**Markov Models**

**1. Description:**

In probability theory, a Markov model is a stochastic model that assumes the Markov property. Generally, this assumption enables reasoning and computation with the model that would otherwise be intractable.

**2. Key Points:**

1. Set of states:

2. Process moves from one state to another generating a sequence of states :

3. Markov chain property: probability of each subsequent state depends only on what was the previous state:

4. To define Markov model, the following probabilities have to be specified: transition probabilities

and initial probabilities

**3. Example of Markov Model:**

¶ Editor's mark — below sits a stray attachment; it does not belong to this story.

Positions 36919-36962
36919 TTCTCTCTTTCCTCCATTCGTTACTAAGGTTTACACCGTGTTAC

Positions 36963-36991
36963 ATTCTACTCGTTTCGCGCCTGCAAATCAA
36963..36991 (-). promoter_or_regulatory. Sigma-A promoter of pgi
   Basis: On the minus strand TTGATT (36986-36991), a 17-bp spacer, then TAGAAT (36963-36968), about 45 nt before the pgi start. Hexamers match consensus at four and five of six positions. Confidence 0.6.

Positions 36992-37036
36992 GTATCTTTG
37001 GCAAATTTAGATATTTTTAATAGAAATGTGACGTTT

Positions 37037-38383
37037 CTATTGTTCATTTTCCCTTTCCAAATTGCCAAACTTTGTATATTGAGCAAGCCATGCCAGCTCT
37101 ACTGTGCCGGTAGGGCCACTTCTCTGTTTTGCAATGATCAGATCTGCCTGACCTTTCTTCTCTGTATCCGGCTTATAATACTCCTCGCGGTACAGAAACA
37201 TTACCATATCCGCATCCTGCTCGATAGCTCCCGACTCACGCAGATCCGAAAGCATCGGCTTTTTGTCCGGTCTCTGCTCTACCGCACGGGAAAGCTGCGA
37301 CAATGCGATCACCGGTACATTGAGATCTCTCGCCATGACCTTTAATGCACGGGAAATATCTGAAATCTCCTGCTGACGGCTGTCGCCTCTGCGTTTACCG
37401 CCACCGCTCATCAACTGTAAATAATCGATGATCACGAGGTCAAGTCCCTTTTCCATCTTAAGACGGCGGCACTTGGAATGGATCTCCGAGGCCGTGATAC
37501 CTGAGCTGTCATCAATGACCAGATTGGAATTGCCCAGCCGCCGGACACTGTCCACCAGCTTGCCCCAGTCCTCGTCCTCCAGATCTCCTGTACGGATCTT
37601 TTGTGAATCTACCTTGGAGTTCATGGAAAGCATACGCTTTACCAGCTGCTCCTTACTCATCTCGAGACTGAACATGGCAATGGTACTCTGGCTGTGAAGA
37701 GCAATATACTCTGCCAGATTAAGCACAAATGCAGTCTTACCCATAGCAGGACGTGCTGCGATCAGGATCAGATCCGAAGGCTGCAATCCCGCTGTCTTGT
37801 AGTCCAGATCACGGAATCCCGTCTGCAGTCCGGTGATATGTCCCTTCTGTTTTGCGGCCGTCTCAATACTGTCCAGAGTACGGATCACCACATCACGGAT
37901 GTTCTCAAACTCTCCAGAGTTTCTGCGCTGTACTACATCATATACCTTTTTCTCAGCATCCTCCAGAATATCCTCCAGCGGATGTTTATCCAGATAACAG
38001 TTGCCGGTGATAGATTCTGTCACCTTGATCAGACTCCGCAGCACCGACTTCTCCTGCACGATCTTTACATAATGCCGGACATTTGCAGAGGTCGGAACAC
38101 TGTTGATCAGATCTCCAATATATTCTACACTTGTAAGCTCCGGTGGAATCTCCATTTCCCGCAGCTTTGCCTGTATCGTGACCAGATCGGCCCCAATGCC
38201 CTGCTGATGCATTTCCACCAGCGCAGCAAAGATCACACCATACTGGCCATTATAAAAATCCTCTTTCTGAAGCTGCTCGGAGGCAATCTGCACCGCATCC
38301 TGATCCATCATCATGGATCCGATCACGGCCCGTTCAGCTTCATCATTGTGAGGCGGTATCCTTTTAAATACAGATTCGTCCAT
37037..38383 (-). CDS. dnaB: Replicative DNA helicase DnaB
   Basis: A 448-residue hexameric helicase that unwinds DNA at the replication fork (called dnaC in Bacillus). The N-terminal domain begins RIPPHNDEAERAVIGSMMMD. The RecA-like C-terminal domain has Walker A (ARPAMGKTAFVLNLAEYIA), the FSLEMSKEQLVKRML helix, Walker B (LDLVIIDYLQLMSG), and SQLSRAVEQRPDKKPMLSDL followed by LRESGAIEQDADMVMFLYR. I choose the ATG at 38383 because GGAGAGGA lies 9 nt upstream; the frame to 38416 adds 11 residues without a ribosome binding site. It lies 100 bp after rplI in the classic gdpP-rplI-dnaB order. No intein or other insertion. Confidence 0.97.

1. Two states : ‘Rain’ and ‘Dry’.

2. Transition probabilities: P(‘Rain’|‘Rain’)=0.3 , P(‘Dry’|‘Rain’)=0.7 , P(‘Rain’|‘Dry’)=0.2, P(‘Dry’|‘Dry’)=0.8

3. Initial probabilities: say P(‘Rain’)=0.4 , P(‘Dry’)=0.6 .

**4. Calculation of sequence probability**

1. By Markov chain property, probability of state sequence can be found by the formula:

2. Suppose we want to calculate a probability of a sequence of states in our example, {‘Dry’,’Dry’,’Rain’,Rain’}. P({‘Dry’,’Dry’,’Rain’,Rain’} ) = P(‘Rain’|’Rain’) P(‘Rain’|’Dry’) P(‘Dry’|’Dry’) P(‘Dry’)= 0.3*0.2*0.8*0.6